July 5, 2020

Rev. Bernt P. Tweit



Old Testament Lesson; Jeremiah 20:7-13

Epistle Lesson; Romans 5:12-15

Gospel Lesson;    Matthew 10:24-33                       

Sermon Text; Psalm 31, selected verses


I am going to begin by showing you a picture of a castle. 

This castle is in Edinburgh, Scotland.  For centuries, this castle was a stronghold.  Everybody who lived outside of the castle walls, whenever an invader would come, would rush up the mountain, or this rocky cliff, and they would find refuge in this stronghold. 

I do want you to know that over the centuries, the invaders who came were able to breach those walls once, or twice.  What was considered to be an impenetrable fortress once upon a time, did fall into the hands of the enemy.  

I think I am going to say this later, but if I forget to do it, we are looking at selected verses from Psalm 31.  I really encourage you to look at all of Psalm 31, sometime today, or maybe sometime this week, because it is a beautiful prayer.  It is a prayer for deliverance.  In Psalm 31, we see David talking about God as being a rocky cliff, or a stronghold on which we are built.  When we are in God's hands, there is nothing that can topple us.  There is nothing that can get us to trip, and to fall.

Many commentators have speculated when, during David's life, he may have written this Psalm.  Many commentators come to this conclusion.  They think he probably wrote it when he was being pursued by King Saul.  In 1st Samuel, chapter twenty three, we are told of a time in which David was fleeing for his life.  He had been anointed as King of Israel, but Saul was still king.  Saul hated David, and he wanted to kill him.  So, he gathered up his army, and he pursued after David.  At the end of 1st Samuel, twenty three, God's Word tells us David and his men were on one side of the mountain, and Saul with his army were on the other side of the mountain.  They were traveling in the same direction, and if they would have kept going, Saul certainly would have captured David and his men.  But at the last minute, a messenger came to Saul, and said, “Saul, the Philistines are attacking the Israelites.”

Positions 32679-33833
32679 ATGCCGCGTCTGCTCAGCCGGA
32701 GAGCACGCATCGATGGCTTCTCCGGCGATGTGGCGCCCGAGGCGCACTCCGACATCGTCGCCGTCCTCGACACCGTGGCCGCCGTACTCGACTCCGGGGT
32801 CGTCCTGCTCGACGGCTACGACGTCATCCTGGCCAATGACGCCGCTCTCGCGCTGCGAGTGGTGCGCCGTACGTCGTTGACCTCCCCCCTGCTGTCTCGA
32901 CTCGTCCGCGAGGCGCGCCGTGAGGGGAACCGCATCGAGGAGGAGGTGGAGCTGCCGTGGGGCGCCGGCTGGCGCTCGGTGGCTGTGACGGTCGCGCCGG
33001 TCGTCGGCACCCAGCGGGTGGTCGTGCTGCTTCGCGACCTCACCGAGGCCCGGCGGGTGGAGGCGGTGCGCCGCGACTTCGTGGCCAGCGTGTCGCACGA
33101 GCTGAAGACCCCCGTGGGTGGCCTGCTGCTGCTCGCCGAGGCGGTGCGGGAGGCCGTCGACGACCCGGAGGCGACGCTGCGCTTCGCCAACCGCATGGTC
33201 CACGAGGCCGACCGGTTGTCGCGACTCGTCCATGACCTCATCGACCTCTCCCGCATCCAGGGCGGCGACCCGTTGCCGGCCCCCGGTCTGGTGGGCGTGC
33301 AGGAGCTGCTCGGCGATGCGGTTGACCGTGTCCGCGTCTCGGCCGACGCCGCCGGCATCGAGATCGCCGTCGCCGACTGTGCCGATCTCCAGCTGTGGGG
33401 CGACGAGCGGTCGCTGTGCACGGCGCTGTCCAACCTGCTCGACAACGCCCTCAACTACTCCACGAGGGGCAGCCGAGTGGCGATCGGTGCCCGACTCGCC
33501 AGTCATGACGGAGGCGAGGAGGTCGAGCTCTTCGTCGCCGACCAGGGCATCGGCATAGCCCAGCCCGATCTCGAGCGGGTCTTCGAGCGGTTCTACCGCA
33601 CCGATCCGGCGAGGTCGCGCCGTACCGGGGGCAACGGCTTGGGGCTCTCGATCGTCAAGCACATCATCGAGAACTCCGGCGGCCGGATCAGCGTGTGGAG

So, Saul abandoned his pursuit of David to go after the Philistines.  That is where David came to the point where all he could say was,

“God, my times are in your hand.” 

That is the same conclusion I want you to come to today, for me to come to today.  In life we just have to come to the point where all we can say is,

“O God, my times are in your hand.”

Let's look at our text for today.  They are selected verses taken from Psalm 31.  God's Word says,


In you, Lord, I have taken refuge.  In your righteousness deliver me.  Be a rock where I take refuge, a fortified place that saves me. 

Into your hand I commit my spirit.  You have redeemed me, O Lord, the God of truth. 

My times are in your hand.  Save me in your mercy.

How great is your goodness, which you store up for those who fear you.

But you heard the sound of my cry for mercy, when I cried out to you.


These are your words, Heavenly Father.  Lead us in the way of truth.  Your Word is truth.



There was once a lady who was writing up an interview of people who had been prisoners of war in World War II.  There were twenty four interviews she had taken the interviewees through.  One of the questions she asked them was, “How did your prison experience affect your life?”

All twenty four of them went on to say how it had affected them.  Now, none of them had been tortured, but they all knew what it was like to be cold, hungry, lonely.  All twenty four of them wrote about how their being a prisoner of war affected their life.  It shaped them, and molded them for what they became in life, and for the vocations they had in life. 

The interviewer asked all twenty four of those interviewees this question:  Would you voluntarily become a prisoner of war, again? 

All twenty four of them said, “No way!  That would never be anything I would volunteer for.” 

And yet, all of them admitted it shaped, and molded their life.

I think we can see that with David, how the trials and struggles he went through in life shaped, molded him, and what he did.